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MINERALS BENTONITE is an absorbent aluminium phyllosilicate, essentially impure clay consisting mostly of montmorillonite. Bentonite usually forms from weathering of volcanic ash, most often in the presence of water. However, the term bentonite, as well as a similar clay called tonstein, has been used to describe clay beds of uncertain origin. For industrial purposes, two main classes of bentonite exist: sodium and calcium bentonite.
MINERALS NATURAL STEATITE, TALC Talc is known for being the softest mineral on earth. It is number 1 on the Mohs hardness scale, and can be easily scratched by a fingernail. Talc is not commonly seen in collections, as it is usually uninteresting and fairly common, although a few deeply colored and crystallized examples are known and well sought after. Also very popular are the Talc pseudomorphs. Talc forms some very interesting pseudomorphs after many different minerals, and certain localities are known for the specific minerals replaced by Talc. Talc is a very important industrial mineral. Talc is crushed into powder to form talcum powder, which is the main ingredient in many cosmetics as well as some baby powders. Talcum powder was also used as a filler to prevent slipping in latex gloves, although its use is being replaced with corn starch which is safer for inhalation. Talc is highly resistance to heat and electricity, and is therefore used in electronics and as an insulator. It is also a filler material for paints, rubber and insecticides.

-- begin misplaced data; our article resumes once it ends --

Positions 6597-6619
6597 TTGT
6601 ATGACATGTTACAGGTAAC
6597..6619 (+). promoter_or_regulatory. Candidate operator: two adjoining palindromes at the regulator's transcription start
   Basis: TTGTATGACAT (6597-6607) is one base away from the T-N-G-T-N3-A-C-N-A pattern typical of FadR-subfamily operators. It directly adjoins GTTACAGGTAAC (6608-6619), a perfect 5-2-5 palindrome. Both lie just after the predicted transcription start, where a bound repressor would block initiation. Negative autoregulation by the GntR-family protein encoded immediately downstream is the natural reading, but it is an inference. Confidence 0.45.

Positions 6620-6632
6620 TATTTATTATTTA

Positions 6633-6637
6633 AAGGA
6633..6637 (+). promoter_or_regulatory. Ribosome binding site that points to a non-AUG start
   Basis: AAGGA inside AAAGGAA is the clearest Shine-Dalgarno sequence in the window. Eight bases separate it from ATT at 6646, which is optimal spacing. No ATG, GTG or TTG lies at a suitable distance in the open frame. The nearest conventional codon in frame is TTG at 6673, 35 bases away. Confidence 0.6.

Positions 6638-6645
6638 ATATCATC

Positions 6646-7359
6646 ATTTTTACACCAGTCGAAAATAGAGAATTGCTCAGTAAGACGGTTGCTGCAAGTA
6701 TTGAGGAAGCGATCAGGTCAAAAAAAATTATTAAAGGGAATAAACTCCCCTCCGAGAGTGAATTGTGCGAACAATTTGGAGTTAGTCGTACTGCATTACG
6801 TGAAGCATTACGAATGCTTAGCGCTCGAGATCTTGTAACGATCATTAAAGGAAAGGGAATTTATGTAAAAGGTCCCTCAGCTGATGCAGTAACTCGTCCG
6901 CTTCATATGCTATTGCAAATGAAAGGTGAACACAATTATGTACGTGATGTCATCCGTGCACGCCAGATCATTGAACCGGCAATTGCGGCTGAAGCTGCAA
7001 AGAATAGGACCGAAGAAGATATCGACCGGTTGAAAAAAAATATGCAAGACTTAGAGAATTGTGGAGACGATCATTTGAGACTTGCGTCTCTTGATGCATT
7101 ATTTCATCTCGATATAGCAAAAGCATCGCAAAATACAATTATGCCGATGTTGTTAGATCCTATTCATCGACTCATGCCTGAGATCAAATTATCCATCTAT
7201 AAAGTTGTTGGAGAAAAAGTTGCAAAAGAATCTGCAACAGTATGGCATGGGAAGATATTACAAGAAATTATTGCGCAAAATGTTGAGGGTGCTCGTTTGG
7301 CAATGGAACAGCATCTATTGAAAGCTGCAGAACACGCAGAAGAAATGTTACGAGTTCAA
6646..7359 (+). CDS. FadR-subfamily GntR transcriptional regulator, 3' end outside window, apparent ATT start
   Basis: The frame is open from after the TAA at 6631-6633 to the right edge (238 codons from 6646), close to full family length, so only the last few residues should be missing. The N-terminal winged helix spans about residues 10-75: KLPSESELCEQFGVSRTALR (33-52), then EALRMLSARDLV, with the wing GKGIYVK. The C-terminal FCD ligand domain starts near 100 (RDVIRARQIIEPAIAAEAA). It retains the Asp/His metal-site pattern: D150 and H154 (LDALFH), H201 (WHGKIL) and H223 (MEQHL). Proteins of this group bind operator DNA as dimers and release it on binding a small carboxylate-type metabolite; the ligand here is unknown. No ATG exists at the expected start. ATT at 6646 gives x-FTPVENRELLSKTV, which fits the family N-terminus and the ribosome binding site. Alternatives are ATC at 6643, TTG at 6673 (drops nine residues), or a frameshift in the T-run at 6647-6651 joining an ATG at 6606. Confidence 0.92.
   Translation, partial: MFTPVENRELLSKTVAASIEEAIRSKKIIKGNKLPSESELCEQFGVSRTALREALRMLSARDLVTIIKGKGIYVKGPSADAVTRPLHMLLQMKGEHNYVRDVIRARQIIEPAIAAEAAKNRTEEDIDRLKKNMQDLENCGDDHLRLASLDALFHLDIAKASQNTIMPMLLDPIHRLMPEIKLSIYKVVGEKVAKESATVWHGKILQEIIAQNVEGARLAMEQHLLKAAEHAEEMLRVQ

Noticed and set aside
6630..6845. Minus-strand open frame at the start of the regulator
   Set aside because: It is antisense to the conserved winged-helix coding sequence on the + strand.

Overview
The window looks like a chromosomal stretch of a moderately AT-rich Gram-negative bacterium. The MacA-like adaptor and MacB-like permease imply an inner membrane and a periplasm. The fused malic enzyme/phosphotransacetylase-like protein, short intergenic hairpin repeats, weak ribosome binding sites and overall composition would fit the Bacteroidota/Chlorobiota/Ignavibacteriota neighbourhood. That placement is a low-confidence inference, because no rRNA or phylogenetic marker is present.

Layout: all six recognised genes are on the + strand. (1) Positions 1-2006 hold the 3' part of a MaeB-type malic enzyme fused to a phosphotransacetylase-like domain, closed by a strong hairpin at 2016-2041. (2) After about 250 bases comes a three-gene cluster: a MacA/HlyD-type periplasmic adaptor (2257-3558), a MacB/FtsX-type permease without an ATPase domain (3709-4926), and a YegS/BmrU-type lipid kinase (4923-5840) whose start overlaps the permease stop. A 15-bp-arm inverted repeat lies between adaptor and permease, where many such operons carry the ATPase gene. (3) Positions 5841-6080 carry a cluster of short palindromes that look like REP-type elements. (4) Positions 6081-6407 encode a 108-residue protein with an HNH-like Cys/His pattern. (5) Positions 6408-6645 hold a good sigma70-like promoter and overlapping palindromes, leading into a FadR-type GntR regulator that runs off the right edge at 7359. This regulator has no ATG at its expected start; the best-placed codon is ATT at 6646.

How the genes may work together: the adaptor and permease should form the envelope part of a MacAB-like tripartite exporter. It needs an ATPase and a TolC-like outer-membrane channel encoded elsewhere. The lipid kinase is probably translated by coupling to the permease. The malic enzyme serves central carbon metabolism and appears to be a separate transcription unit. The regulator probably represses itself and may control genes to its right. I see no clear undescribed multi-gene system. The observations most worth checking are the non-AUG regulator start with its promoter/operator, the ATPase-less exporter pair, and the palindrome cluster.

MINERALS BARYTE, WITHERITE Barite is a mineral consisting of barium sulfate. It most often occurs in hydrothermal veins and as veins in limestones. It is a relatively inert mineral with a high density. It is the primary ore of barium. The most common use of barite is as a weighting agent in drilling muds. Most barite produced is used as a weighting agent in drilling muds. These high density muds are circulated down the drill stem and return to the surface between the drill stem and the wall of the well. This action effectively flushes the cuttings produced by the drill and carries them to the surface. Barite is also used as a pigment in paints and as a weighted filler for paper and cloth. Barite's high density makes it opaque to x-rays. If it is given to a patient as a drink or enema it can be used to image the shape of internal organs by x-ray. WITHERITE Witherite is a rare mineral, especially since it easily alters to the more common mineral Barite. It alters when sulfuric acid from sulfide minerals dissolves the Witherite, and the sulfur combines with the barium element to form Barite. Witherite is also formed from Calcite that loses the calcium element which instead gets replaced by barium, thus forming Witherite in the process. Thin, long crystals and aggregates of Witherite should be handled carefully, as they are fragile and easily damaged.